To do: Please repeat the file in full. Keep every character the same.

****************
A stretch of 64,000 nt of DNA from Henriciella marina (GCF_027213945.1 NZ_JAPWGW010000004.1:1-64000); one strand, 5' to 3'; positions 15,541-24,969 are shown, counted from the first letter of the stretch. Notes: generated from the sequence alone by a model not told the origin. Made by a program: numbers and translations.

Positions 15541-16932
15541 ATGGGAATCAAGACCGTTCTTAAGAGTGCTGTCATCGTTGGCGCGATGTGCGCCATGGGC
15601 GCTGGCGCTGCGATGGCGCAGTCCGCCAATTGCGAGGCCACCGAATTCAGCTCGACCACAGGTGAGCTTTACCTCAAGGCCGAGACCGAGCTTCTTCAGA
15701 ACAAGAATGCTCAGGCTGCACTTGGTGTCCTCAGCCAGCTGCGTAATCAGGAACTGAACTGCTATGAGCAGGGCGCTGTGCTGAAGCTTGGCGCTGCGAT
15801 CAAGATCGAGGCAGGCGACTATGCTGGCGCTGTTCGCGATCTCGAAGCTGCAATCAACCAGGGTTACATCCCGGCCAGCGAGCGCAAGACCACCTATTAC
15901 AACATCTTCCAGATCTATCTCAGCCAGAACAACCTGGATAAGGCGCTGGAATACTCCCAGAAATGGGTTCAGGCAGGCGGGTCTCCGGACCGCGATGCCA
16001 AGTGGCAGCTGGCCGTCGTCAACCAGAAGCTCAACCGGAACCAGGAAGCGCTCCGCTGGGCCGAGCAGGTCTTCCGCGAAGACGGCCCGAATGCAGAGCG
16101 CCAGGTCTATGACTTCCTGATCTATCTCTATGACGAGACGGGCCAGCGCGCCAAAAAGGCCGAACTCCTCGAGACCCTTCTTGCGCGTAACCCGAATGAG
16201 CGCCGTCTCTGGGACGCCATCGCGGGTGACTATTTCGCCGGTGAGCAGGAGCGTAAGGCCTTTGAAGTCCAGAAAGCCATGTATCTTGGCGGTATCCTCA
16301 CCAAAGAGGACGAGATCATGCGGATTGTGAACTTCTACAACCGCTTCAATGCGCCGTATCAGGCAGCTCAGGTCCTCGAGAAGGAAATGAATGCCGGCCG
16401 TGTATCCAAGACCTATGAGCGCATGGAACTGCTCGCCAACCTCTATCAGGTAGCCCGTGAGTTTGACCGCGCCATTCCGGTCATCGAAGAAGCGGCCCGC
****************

A stretch of 64,000 nt of DNA from Henriciella marina (GCF_027213945.1 NZ_JAPWGW010000004.1:1-64000); one strand, 5' to 3'; positions 15,541-24,969 are shown, counted from the first letter of the stretch. Notes: generated from the sequence alone by a model not told the origin. Made by a program: numbers and translations.

Positions 15541-16932
15541 ATGGGAATCAAGACCGTTCTTAAGAGTGCTGTCATCGTTGGCGCGATGTGCGCCATGGGC
15601 GCTGGCGCTGCGATGGCGCAGTCCGCCAATTGCGAGGCCACCGAATTCAGCTCGACCACAGGTGAGCTTTACCTCAAGGCCGAGACCGAGCTTCTTCAGA
15701 ACAAGAATGCTCAGGCTGCACTTGGTGTCCTCAGCCAGCTGCGTAATCAGGAACTGAACTGCTATGAGCAGGGCGCTGTGCTGAAGCTTGGCGCTGCGAT
15801 CAAGATCGAGGCAGGCGACTATGCTGGCGCTGTTCGCGATCTCGAAGCTGCAATCAACCAGGGTTACATCCCGGCCAGCGAGCGCAAGACCACCTATTAC
15901 AACATCTTCCAGATCTATCTCAGCCAGAACAACCTGGATAAGGCGCTGGAATACTCCCAGAAATGGGTTCAGGCAGGCGGGTCTCCGGACCGCGATGCCA
16001 AGTGGCAGCTGGCCGTCGTCAACCAGAAGCTCAACCGGAACCAGGAAGCGCTCCGCTGGGCCGAGCAGGTCTTCCGCGAAGACGGCCCGAATGCAGAGCG
16101 CCAGGTCTATGACTTCCTGATCTATCTCTATGACGAGACGGGCCAGCGCGCCAAAAAGGCCGAACTCCTCGAGACCCTTCTTGCGCGTAACCCGAATGAG
16201 CGCCGTCTCTGGGACGCCATCGCGGGTGACTATTTCGCCGGTGAGCAGGAGCGTAAGGCCTTTGAAGTCCAGAAAGCCATGTATCTTGGCGGTATCCTCA
16301 CCAAAGAGGACGAGATCATGCGGATTGTGAACTTCTACAACCGCTTCAATGCGCCGTATCAGGCAGCTCAGGTCCTCGAGAAGGAAATGAATGCCGGCCG
16401 TGTATCCAAGACCTATGAGCGCATGGAACTGCTCGCCAACCTCTATCAGGTAGCCCGTGAGTTTGACCGCGCCATTCCGGTCATCGAAGAAGCGGCCCGC